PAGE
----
• Documentation of completion of additional training requirements based on each state’s mandates. Many of them focus on theoretical training and not on skills, so they could be offered online.
  1. Assess options for vendors to sponsor TNAs/PCAs to complete all required training
  • Online hybrid model for an approved nurse aide training program – the clinical skills and laboratory portions of the course are delivered in-person and on-site with preceptors. The theoretical part of the course is delivered online 24 hours a day, 7 days a week.
  • In-person model for an approved nurse aide training program – clinical skills and theoretical components are delivered in-person on a schedule at a provider’s facility or at a community college.
  • TNA to CNA Bridge Course Model – applicable in states that have changed the nursing aide training requirements for TNAs and PCAs. The course is delivered in person or online focusing only on the theoretical components. This allows flexibility to reduce mandatory training hours while giving students full access to all course materials. State license/certification proficiency tests are not changed or reduced; therefore, it is important to understand all topics. Providing credit for the TNA and PCA basic training course along with field work experience can also lower the price of the course.
  • TNA to CNA Test Prep Model – an affordable study guide format that equips TNAs and PCAs with essential materials and links to skill checklists. This service is a subscription model with unlimited access, which can be useful in states that are experiencing delays in the availability of test center appointments. This option is also viable in challenge states and those where no additional formal training is required to prepare TNAs and PCAs to pass the licensing test.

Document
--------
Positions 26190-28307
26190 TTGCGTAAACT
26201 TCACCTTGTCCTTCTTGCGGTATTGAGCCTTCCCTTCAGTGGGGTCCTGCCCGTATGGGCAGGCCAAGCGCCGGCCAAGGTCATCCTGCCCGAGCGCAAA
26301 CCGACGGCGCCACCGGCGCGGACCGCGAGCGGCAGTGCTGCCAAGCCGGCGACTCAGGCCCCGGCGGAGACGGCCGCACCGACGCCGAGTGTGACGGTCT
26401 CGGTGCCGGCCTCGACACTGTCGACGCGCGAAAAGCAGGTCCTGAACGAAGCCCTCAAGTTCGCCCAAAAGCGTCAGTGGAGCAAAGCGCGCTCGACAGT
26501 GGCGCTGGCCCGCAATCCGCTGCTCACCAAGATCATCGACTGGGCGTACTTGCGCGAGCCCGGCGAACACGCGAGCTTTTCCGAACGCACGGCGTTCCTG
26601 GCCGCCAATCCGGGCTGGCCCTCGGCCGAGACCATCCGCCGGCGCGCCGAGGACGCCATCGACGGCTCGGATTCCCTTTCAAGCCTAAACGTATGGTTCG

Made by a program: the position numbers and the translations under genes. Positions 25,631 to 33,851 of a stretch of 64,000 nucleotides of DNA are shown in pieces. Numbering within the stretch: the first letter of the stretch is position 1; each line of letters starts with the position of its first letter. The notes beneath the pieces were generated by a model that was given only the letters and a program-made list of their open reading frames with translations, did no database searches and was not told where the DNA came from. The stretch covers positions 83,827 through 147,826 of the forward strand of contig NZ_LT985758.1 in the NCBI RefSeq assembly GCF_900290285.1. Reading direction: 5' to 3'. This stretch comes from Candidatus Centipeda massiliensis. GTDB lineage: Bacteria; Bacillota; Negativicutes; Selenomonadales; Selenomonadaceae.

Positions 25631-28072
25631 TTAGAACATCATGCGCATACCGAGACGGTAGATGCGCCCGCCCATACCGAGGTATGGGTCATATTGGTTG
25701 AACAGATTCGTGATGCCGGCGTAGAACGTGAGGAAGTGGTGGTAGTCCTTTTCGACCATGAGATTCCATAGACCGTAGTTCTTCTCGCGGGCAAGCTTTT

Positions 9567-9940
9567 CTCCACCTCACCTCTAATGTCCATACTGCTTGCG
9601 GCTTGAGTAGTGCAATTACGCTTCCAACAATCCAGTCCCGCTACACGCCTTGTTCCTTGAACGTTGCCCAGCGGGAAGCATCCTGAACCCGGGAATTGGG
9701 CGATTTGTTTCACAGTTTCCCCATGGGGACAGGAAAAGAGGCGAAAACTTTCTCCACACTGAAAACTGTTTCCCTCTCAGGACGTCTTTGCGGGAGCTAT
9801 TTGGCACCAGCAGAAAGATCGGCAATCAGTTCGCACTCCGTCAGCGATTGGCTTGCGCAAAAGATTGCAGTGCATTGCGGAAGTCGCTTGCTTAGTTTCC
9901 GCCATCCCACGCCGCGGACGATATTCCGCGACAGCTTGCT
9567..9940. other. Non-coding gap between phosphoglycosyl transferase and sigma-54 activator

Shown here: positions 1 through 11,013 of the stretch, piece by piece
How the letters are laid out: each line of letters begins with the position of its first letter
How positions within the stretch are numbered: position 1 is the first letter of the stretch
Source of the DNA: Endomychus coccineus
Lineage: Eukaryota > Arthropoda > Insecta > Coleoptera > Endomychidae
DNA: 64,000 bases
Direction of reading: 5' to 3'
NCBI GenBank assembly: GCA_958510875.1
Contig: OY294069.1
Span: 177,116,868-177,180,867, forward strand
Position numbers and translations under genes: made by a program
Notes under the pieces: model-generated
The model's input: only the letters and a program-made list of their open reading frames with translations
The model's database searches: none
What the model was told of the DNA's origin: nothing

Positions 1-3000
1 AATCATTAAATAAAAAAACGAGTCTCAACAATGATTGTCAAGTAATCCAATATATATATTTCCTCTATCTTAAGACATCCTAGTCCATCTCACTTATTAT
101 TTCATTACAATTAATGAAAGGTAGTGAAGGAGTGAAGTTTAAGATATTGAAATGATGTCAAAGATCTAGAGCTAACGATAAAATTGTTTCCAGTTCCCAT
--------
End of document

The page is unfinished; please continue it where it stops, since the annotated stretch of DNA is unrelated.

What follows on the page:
Times of significant challenge like what we have all experienced during this recent pandemic can also stimulate an environment of fresh thinking and creative approaches. Through collaboration, cooperation and innovation, we have a real opportunity to build on a tradition of ensuring caregivers meet quality training requirements. We are blessed every day to have the opportunity to dialogue with compassionate and committed leaders from the American Health Care Association, AHCA state affiliates, state regulators, healthcare facilities and especially healthcare heroes pursuing careers in helping who train with our solutions.

John P. Reinhart, CPA, MBA, is a serial entrepreneur and innovator specializing in digital health and age technology. John is co-founder and president of Academic platforms. Academic Platforms is the exclusive partner of the American Health Care Association for providing online clinical education focused on nurse aides and CNA pre-licensure training at cnaonline.com. He is also Executive-in-Residence at the National Institute on Aging, part of the National Institutes of Health.

The opinions expressed in McKnight Long Term Care News guest submissions are those of the author and not necessarily those of McKnight Long Term Care News or its editors.